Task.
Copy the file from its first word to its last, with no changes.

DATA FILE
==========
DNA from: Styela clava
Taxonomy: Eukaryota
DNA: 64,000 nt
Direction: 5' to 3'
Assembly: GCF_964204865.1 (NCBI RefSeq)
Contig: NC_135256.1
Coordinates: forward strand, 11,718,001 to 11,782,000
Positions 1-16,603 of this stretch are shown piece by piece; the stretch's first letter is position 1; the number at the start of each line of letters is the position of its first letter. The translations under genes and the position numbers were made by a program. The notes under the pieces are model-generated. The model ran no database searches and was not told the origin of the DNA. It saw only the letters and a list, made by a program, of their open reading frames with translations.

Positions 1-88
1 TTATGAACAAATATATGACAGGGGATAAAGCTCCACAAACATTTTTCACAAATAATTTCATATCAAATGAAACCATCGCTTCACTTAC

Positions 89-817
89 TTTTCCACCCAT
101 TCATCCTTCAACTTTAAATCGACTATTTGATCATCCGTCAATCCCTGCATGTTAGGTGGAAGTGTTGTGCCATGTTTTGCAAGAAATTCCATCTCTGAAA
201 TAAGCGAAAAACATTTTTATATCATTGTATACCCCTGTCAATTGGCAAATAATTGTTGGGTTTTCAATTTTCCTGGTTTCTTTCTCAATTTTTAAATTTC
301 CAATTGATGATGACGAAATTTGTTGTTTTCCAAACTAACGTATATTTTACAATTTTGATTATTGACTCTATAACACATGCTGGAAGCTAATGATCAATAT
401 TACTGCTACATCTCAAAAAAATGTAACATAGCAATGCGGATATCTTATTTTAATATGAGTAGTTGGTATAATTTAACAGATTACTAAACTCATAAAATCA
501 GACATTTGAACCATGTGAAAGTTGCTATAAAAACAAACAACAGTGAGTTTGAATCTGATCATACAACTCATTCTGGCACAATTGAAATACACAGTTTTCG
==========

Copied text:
DNA from: Styela clava
Taxonomy: Eukaryota
DNA: 64,000 nt
Direction: 5' to 3'
Assembly: GCF_964204865.1 (NCBI RefSeq)
Contig: NC_135256.1
Coordinates: forward strand, 11,718,001 to 11,782,000
Positions 1-16,603 of this stretch are shown piece by piece; the stretch's first letter is position 1; the number at the start of each line of letters is the position of its first letter. The translations under genes and the position numbers were made by a program. The notes under the pieces are model-generated. The model ran no database searches and was not told the origin of the DNA. It saw only the letters and a list, made by a program, of their open reading frames with translations.

Positions 1-88
1 TTATGAACAAATATATGACAGGGGATAAAGCTCCACAAACATTTTTCACAAATAATTTCATATCAAATGAAACCATCGCTTCACTTAC

Positions 89-817
89 TTTTCCACCCAT
101 TCATCCTTCAACTTTAAATCGACTATTTGATCATCCGTCAATCCCTGCATGTTAGGTGGAAGTGTTGTGCCATGTTTTGCAAGAAATTCCATCTCTGAAA
201 TAAGCGAAAAACATTTTTATATCATTGTATACCCCTGTCAATTGGCAAATAATTGTTGGGTTTTCAATTTTCCTGGTTTCTTTCTCAATTTTTAAATTTC
301 CAATTGATGATGACGAAATTTGTTGTTTTCCAAACTAACGTATATTTTACAATTTTGATTATTGACTCTATAACACATGCTGGAAGCTAATGATCAATAT
401 TACTGCTACATCTCAAAAAAATGTAACATAGCAATGCGGATATCTTATTTTAATATGAGTAGTTGGTATAATTTAACAGATTACTAAACTCATAAAATCA
501 GACATTTGAACCATGTGAAAGTTGCTATAAAAACAAACAACAGTGAGTTTGAATCTGATCATACAACTCATTCTGGCACAATTGAAATACACAGTTTTCG